Rocketman

A musical fantasy about the fantastical human story of Elton John‘s breakthrough years.

Taron EgertonJamie BellRichard Madden

I would happily of swerved this biopic had my friend Helen not been so excited about it. Her anticipation rubbed off on me, what can I say? I’m delighted that she changed my mind.

Kingsman hottie Egerton plays Elton in this tribute to one of our greatest treasures, king of the banger, Mr John. Which is no mean feat when your subject matter is still alive and will be watching your portrayal for themselves. Luckily, his performance is spot on (but more on that in a bit) – and his voice, well it’s really something. Who knew?

We begin where most good stories do, at the start. Elton, born Reginald ‘Reggie’ Dwight to a cold mother (Bryce Dallas Howard) and disengaged father (Steven Mackintosh), is an ordinary boy. Until he sits down one day at the family piano and duplicates a piece of music note for note. Grandma Ivy (Gemma Jones) encourages his parents to get him piano lessons and the rest is history. Except of course there’s way more to it than that.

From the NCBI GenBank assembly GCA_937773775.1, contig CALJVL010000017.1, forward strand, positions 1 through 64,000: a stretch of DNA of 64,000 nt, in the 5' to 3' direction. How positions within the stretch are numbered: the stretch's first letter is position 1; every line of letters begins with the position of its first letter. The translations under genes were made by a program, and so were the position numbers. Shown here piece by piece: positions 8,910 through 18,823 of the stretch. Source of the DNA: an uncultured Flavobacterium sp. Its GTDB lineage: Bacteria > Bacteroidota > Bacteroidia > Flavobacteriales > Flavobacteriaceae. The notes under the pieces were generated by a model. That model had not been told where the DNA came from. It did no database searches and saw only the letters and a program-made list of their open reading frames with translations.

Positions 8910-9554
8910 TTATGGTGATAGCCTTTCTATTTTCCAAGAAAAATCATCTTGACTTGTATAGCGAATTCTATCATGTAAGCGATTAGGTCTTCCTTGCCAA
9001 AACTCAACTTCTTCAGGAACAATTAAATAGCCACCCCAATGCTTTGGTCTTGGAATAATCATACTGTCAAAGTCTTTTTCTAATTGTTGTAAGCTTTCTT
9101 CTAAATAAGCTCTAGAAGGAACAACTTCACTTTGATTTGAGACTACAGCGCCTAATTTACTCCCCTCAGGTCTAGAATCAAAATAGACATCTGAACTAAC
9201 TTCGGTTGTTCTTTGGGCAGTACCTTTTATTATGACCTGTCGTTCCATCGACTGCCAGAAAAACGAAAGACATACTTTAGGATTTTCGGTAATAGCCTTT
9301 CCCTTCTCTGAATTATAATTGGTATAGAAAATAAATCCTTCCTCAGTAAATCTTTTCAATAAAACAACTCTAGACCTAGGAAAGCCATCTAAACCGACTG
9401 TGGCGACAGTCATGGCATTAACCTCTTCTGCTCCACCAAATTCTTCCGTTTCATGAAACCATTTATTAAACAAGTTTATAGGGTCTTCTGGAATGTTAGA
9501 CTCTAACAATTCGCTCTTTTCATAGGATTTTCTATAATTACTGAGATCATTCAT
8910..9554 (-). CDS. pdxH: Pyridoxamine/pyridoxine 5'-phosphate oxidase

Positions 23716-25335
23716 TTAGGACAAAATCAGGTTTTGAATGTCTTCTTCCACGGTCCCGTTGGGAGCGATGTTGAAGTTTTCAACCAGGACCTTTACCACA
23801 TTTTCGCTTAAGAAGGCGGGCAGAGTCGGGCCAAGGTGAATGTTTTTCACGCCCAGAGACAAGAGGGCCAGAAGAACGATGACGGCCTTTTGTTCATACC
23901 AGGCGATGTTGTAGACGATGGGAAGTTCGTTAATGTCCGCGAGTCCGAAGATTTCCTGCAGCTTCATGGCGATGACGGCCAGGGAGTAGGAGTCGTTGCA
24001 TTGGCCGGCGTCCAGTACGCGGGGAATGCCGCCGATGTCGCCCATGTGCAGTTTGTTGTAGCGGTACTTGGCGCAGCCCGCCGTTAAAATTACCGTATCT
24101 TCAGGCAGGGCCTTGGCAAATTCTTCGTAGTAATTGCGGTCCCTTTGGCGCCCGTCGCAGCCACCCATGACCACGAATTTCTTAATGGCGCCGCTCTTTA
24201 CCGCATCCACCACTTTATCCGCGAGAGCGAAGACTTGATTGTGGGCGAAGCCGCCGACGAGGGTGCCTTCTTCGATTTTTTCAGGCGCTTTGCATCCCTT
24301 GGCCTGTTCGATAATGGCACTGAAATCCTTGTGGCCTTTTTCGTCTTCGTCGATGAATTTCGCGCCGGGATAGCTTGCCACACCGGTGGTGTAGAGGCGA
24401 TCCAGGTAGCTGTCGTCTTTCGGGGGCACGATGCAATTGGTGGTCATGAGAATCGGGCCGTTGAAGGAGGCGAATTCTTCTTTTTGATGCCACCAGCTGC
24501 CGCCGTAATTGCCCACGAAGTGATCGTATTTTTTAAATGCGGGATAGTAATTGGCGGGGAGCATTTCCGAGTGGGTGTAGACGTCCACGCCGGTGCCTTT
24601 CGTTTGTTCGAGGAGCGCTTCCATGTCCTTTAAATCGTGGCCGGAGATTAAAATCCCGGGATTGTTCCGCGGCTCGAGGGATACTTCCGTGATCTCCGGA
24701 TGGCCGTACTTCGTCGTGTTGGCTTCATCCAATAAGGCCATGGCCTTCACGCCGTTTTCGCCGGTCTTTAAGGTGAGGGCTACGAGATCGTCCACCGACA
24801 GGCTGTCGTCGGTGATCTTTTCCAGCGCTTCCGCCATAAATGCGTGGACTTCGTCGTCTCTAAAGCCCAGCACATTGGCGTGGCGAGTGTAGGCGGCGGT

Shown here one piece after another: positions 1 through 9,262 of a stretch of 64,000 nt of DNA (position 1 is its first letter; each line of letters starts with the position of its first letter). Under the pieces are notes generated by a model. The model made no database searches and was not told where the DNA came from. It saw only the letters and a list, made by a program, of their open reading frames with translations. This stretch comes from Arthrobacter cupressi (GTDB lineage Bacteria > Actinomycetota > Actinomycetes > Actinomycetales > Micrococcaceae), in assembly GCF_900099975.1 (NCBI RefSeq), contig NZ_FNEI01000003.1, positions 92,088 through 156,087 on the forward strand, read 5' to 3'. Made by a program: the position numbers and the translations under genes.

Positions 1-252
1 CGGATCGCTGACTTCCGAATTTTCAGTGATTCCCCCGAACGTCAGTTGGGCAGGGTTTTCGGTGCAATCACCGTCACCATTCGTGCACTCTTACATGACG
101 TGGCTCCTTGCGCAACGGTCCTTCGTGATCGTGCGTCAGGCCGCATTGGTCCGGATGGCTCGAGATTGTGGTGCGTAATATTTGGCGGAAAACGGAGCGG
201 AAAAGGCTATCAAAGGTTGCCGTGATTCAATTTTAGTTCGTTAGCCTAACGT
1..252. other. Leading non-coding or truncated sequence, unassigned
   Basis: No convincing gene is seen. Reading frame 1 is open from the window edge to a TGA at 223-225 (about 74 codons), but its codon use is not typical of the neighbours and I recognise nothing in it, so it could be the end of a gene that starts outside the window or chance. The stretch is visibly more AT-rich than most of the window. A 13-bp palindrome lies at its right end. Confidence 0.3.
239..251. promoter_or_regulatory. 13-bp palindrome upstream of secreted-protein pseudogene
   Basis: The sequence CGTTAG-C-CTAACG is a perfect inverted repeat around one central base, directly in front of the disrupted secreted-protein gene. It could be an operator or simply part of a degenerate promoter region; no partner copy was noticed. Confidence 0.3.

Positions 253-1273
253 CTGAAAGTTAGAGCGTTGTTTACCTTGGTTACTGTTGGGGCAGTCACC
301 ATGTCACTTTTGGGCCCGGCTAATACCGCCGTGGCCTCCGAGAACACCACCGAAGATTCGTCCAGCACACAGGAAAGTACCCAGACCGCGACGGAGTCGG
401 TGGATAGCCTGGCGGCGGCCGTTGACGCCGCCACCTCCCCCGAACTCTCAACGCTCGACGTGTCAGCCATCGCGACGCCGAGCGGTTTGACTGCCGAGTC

Our boy attends the Royal Academy of music and discovers Elvis, which whets his appetites for all things rock n’s roll. Worst Dad of all time Stanley meanwhile finally leaves Reg and his mum – and starts a new more palatable family.

Reggie’s life changes forever when he supports a band on tour and gets the inspiration he needs to pursue a solo career. He approaches Dick James (Stephen Graham) and gains representation with James’ assistant, Ray (Charlie Rowe). Despite James’ initial negativity towards Reggie (now Elton John), Ray takes a chance on the young upstart and inadvertently sets him on the path towards his greatest ally, amateur songwriter Bernie Taupin (Jamie Bell).